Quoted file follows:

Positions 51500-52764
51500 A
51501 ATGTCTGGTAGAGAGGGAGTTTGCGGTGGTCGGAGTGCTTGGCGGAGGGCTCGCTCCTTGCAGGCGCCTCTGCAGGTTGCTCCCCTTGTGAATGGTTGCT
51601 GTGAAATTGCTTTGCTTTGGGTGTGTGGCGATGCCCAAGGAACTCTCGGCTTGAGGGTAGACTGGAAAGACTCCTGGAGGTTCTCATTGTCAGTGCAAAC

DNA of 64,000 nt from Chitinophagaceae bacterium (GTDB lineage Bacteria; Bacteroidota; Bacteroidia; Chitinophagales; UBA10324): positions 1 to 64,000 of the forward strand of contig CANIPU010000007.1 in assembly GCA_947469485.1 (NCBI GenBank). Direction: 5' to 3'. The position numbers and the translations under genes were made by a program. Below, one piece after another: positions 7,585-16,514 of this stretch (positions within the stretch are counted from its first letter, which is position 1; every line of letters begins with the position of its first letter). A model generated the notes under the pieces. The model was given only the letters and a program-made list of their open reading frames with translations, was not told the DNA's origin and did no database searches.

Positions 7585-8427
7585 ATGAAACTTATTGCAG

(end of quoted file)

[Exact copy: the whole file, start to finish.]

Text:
Positions 51500-52764
51500 A
51501 ATGTCTGGTAGAGAGGGAGTTTGCGGTGGTCGGAGTGCTTGGCGGAGGGCTCGCTCCTTGCAGGCGCCTCTGCAGGTTGCTCCCCTTGTGAATGGTTGCT
51601 GTGAAATTGCTTTGCTTTGGGTGTGTGGCGATGCCCAAGGAACTCTCGGCTTGAGGGTAGACTGGAAAGACTCCTGGAGGTTCTCATTGTCAGTGCAAAC

DNA of 64,000 nt from Chitinophagaceae bacterium (GTDB lineage Bacteria; Bacteroidota; Bacteroidia; Chitinophagales; UBA10324): positions 1 to 64,000 of the forward strand of contig CANIPU010000007.1 in assembly GCA_947469485.1 (NCBI GenBank). Direction: 5' to 3'. The position numbers and the translations under genes were made by a program. Below, one piece after another: positions 7,585-16,514 of this stretch (positions within the stretch are counted from its first letter, which is position 1; every line of letters begins with the position of its first letter). A model generated the notes under the pieces. The model was given only the letters and a program-made list of their open reading frames with translations, was not told the DNA's origin and did no database searches.

Positions 7585-8427
7585 ATGAAACTTATTGCAG